"This is Proview's strategy to give Apple more pressure in the Chinese market, to try and add another blow to its iPad sales there," said Rachel He, a lawyer with the firm Guangdong Sun-Kindle.
"However, I don't think it will affect the decision of the Guangzhou high court because that ruling will be based more on the new evidence presented last week," she said.
The Higher People's Court in Guangzhou heard Apple's appeal on February 29 and is expected to make a decision in coming weeks or months.
Proview released its latest statement after Apple on Wednesday released a faster 4G version of its iPad, offering a better screen and other new features.
Chinese media have reported that Proview is seeking up to 10 billion yuan ($1.6 billion) in compensation for trade mark infringement.
Proview has said it favors an out-of-court settlement, which usually involves the payment of compensation, which analysts have said the company needs to repay its creditors.
Hejun Vanguard Group, a consulting company representing Proview creditors, said in a statement late on Wednesday that the iPad trademark in China belonged to them.
Proview's main creditors are Bank of China Ltd, China Minsheng Banking Corp Ltd, China Development Bank, China Guangfa Bank, Bank of Communications Co Ltd, Shanghai Pudong Development Bank Co Ltd, Hua Xia Bank Co Ltd and Shenzhen Pingan Bank.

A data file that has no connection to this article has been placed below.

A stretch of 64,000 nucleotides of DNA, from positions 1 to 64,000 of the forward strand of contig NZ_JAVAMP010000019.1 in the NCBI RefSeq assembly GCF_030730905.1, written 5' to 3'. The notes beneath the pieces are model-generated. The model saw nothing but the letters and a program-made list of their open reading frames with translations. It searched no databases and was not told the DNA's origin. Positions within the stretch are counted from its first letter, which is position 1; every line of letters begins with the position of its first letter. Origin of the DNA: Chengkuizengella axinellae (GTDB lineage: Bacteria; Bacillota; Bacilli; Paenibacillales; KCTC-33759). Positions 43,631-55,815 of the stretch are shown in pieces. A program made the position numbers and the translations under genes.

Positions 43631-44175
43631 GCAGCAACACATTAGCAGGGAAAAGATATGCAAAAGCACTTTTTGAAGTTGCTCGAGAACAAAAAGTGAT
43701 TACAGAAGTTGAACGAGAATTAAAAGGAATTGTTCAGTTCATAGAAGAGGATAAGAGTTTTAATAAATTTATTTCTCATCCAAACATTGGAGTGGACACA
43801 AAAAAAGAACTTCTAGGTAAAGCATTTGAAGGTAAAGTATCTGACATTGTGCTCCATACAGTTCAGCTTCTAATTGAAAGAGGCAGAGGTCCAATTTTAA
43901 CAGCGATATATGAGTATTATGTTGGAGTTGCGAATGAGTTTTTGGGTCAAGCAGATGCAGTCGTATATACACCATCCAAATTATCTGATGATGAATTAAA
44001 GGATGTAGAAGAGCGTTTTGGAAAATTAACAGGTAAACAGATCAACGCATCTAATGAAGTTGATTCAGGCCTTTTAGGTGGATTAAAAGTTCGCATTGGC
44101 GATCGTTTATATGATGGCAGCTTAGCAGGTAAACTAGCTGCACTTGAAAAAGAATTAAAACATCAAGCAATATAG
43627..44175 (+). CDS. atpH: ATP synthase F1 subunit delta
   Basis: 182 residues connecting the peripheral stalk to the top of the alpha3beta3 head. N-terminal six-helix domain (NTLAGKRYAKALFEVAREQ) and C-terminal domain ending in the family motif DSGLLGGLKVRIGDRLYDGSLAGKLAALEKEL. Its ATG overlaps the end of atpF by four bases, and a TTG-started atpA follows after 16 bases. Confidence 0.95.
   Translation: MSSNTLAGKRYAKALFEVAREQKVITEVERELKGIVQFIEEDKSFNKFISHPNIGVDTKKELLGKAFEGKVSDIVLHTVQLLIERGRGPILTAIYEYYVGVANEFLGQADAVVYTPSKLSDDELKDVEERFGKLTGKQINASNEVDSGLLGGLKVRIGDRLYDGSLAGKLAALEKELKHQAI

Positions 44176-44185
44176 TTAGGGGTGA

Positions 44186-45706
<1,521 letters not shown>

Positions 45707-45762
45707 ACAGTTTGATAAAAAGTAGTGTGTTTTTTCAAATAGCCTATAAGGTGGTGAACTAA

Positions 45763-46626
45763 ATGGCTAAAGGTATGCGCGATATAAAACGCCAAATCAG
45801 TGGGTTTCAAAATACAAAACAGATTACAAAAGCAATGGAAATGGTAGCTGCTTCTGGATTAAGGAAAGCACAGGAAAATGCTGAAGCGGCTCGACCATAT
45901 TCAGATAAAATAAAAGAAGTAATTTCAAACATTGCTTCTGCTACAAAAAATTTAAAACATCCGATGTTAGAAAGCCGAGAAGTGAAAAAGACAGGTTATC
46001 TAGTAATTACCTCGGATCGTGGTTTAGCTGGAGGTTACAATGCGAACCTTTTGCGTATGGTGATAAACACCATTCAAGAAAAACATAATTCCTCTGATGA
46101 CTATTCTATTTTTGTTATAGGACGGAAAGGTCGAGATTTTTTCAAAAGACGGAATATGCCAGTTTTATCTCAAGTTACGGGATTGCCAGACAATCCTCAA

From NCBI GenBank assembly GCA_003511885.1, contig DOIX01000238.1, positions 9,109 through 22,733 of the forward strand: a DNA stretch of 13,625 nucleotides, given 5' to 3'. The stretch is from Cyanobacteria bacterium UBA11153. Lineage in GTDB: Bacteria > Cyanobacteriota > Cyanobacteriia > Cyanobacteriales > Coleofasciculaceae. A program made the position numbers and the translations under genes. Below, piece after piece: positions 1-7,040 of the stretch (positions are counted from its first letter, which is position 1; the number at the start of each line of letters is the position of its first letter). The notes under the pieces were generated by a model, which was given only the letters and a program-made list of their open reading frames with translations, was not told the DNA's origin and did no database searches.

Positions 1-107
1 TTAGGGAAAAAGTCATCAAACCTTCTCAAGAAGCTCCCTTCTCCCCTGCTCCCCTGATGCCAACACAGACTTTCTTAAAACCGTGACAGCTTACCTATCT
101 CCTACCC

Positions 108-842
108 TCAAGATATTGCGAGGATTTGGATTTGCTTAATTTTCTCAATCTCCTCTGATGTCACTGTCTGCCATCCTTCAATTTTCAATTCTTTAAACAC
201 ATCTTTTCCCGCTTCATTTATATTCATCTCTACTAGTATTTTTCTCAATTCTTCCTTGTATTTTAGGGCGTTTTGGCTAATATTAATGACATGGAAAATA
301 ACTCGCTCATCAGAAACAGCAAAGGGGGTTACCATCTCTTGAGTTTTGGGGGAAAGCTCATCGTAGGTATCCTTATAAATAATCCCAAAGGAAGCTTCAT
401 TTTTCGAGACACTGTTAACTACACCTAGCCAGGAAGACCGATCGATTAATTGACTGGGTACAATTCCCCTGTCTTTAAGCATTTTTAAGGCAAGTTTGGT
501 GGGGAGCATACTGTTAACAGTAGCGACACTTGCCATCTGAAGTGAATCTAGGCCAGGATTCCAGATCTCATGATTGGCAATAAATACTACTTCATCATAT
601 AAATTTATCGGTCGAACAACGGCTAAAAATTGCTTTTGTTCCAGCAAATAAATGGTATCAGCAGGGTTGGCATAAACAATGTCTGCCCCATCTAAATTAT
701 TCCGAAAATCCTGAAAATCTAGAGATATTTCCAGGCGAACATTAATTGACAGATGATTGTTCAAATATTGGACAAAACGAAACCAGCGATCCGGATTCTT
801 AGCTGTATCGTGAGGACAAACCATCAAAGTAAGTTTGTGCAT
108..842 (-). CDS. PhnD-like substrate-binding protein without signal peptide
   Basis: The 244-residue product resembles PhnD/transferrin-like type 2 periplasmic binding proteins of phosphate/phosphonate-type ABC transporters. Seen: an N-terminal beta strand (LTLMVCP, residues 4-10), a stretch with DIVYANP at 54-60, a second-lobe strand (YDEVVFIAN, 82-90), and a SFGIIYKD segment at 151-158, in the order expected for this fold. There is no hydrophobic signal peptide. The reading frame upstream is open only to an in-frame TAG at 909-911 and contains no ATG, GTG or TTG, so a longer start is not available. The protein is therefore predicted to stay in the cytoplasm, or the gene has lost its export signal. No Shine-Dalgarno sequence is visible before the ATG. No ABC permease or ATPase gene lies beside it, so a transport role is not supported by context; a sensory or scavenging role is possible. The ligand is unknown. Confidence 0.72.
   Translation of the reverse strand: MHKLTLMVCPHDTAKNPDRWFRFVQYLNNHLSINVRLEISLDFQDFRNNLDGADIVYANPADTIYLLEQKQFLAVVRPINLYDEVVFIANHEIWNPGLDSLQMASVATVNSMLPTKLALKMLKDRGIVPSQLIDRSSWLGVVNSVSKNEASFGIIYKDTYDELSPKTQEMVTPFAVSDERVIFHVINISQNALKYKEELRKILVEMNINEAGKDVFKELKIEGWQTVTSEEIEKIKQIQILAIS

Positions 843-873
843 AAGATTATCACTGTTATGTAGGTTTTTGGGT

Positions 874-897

(Reporting by Lee Chyen Yee and Donny Kwok; Richard Pullin)
Related Quotes and News
We welcome comments that advance the story through relevant opinion, anecdotes, links and data. If you see a comment that you believe is irrelevant or inappropriate, you can flag it to our editors by using the report abuse links. Views expressed in the comments do not represent those of Reuters. For more information on our comment policy, see http://blogs.reuters.com/fulldisclosure/2010/09/27/toward-a-more-thoughtful-conversation-on-stories/
Back to top
New York Legal
Support & Contact
Advertise With Us
Connect with Reuters
Our Flagship financial information platform incorporating Reuters Insider
An ultra-low latency infrastructure for electronic trading and data distribution
A connected approach to governance, risk and compliance
Our next generation legal research platform
Our global tax workstation
About Thomson Reuters
Thomson Reuters is the world's largest international multimedia news agency, providing investing news, world news, business news, technology news, headline news, small business news, news alerts, personal finance, stock market, and mutual funds information available on Reuters.com, video, mobile, and interactive television platforms. Thomson Reuters journalists are subject to an Editorial Handbook which requires fair presentation and disclosure of relevant interests.
NYSE and AMEX quotes delayed by at least 20 minutes. Nasdaq delayed by at least 15 minutes. For a complete list of exchanges and delays, please click here.